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Shawn Porter did just about everything he wanted to do Saturday at Staples Center. He wanted to rough up Errol Spence Jr. He wanted to maul the man many have anointed as the best boxer in the welterweight division. He wanted to make their title bout rugged, vicious, and unlike anything Spence has seen before. More than anything, he wanted to make Spence "uncool" for the first time. 

Porter did all that. And more, giving Spence the fight of his professional life. Unfortunately, Porter couldn’t quite do everything he needed to win the bout and pull off a major upset in the eyes of the judges.

In a Fight of the Year candidate that was incredibly compelling and more than lived up to the hype, two of the best boxers in the sport’s best and deepest division gave the 16,702 in attendance in downtown Los Angeles one hell of a show as Spence emerged as the newly unified welterweight champion of the world. The southpaw from Texas earned a split decision win that easily could have gone a bunch of different ways, retaining his IBF title and snatching Porter's WBC belt as well. 

Two judges ringside scored it 116-111 for Spence while the other scored it 115-112 for Porter in a decision that was met with a mixture of cheers and boos from the crowd. Complex Sports scored it 115-112 for Spence.

“Shawn Porter is a rough and awkward fighter," Spence said. "I didn’t get off what I wanted to. He’s a true champion. He made it tough."

The strategy for Porter to pull off the upset was simple: make Spence uncomfortable, use his smaller frame to his advantage, and give Spence looks he had never seen before. And Porter succeeded for nearly all of the fight, snapping Spence’s head back on numerous occasions and mauling him every chance he got. But the big difference in the fight was the 11th round knockdown Porter suffered when he caught a clear left from Spence that left him wobbly, forcing him to drop his glove to the canvas.

Errol Spence Shawn Porter 2019 Getty 2
Image via Getty/Jayne Kamin-Oncea

“He’s a strong kid. We both came in to do the job," Porter said. "I think I had a little more than what he expected, but he handled it. Congratulations to him and his team. We’re proud of what we did."

Spence (26-0, 21 KOs) and Porter (30-3-1, 17 KOs) both earned $2 million, per the California State Athletic Commission, with more money guaranteed based on the performance of the PPV that was aired by FOX.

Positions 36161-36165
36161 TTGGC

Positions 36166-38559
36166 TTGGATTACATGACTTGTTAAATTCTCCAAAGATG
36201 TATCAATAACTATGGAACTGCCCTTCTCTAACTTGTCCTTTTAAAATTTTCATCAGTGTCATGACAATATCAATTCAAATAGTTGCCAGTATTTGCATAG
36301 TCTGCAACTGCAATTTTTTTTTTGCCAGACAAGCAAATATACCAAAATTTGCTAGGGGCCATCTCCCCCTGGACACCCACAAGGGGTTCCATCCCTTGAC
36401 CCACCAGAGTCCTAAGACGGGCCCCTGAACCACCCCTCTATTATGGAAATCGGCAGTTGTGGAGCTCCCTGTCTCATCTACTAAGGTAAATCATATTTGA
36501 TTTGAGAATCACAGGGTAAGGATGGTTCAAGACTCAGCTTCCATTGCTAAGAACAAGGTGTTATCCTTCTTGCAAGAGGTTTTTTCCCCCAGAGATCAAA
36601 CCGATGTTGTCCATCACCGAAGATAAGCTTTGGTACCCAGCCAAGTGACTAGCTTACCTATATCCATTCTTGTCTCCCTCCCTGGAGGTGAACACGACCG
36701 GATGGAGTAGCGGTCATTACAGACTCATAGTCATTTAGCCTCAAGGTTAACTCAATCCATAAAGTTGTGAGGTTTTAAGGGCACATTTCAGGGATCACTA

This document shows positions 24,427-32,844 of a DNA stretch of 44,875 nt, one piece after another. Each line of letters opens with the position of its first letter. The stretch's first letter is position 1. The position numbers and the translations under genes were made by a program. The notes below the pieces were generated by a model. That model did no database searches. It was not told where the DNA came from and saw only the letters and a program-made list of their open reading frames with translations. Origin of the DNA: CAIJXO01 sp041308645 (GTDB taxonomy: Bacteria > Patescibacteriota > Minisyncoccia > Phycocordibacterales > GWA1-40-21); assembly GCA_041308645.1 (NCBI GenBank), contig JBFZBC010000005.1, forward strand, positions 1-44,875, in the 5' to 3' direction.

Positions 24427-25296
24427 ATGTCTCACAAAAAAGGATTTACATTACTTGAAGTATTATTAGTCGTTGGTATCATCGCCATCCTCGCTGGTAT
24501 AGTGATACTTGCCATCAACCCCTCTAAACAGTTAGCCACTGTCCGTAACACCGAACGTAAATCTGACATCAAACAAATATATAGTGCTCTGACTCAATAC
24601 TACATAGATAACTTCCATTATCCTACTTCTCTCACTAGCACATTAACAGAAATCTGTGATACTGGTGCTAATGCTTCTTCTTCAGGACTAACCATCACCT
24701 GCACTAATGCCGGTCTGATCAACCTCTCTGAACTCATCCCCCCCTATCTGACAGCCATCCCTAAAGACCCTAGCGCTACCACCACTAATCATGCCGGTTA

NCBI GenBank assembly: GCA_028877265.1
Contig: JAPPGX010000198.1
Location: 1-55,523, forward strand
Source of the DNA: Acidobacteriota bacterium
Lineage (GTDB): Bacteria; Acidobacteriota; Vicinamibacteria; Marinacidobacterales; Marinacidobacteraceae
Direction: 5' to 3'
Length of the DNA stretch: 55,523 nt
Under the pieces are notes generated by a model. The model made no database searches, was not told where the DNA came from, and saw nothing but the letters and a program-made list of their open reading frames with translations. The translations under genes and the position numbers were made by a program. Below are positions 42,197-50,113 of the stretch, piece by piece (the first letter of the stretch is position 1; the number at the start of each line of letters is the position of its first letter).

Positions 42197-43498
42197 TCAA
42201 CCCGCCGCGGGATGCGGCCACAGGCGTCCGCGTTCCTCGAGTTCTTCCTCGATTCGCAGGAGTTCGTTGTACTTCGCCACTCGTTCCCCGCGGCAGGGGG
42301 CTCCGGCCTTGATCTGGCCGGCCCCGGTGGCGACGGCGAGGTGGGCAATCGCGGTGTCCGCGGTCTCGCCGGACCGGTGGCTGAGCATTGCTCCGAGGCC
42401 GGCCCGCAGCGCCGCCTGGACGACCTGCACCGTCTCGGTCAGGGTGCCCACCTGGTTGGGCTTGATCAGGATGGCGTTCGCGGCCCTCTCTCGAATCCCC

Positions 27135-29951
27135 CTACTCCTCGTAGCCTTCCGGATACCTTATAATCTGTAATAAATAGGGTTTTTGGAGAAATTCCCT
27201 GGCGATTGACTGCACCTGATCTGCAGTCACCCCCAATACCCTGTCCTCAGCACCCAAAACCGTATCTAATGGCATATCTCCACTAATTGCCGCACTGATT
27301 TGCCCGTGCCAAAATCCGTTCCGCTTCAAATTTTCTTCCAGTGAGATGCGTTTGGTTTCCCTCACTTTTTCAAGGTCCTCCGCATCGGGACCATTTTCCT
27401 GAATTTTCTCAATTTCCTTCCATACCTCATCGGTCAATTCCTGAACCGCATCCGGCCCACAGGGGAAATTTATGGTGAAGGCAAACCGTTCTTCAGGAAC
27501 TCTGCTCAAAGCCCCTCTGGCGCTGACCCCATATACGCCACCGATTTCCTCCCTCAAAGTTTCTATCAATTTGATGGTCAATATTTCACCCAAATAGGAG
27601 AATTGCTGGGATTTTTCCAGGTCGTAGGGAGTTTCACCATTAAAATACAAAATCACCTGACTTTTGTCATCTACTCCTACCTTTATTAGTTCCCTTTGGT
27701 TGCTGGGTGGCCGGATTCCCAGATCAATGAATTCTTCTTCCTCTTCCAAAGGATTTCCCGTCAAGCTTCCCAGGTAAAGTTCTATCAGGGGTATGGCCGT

As for the championship undercards, David Benavidez earned a TKO victory over Anthony Dirrell for the WBC super middleweight title that was relatively one-sided before the fight was called with 1:39 to go in the 9th.

Benavidez, the youngest boxer to hold the super middleweight crown, regained the title he lost a year ago due to a positive drug test. He opened a nasty cut over Dirrell’s right eye in the 6th that changed the course of the fight.

“I felt it when the punch opened up the cut,” Dirrell said. “Much respect to the champion. He fought his ass off.”

There were multiple stoppages so ringside doctors could examine the cut. Dirrell (31-2-1, 24 KOs) struggled to see out of it when his corner couldn’t control the blood flow and progressively failed to dodge the punishment from Benavidez (22-0, 19 KOs).

“This was one of the hardest fights I've had. It was very tactical. But I worked my jab the whole time. It wasn’t easy. I’m now the youngest two-time world champion, from Phoenix, Arizona. I’ve got a lot of respect for Anthony Dirrell, especially the way he fought tonight."

In their WBA super lightweight championship bout, Mario Barrios earned a unanimous decision win over Batyr Akhmedov that nearly all sitting ringside saw differently. The judges scored it 114-112, 115-111, 116-111 in favor of the San Antonio native despite Akhmedov clearly dominating the middle rounds and imposing his will with concussive blows and combinations that left Barrios’s face swollen.

While Akhmedov (7-1, 6 KOs) was hurt by two flash knockdowns, including one in the 12th that came close to the bell, he didn’t deserve to lose the fight, and certainly not by such a large margin. Barrios (25-0, 16 KOs) narrowly avoided being knocked-out himself in the 10th when Akhmedov wobbled him and took a ton of punishment from rounds 5-11.

"The judges see better than I can from the ring,” Akhmedov said. “I did everything I could. I thought I won the fight.”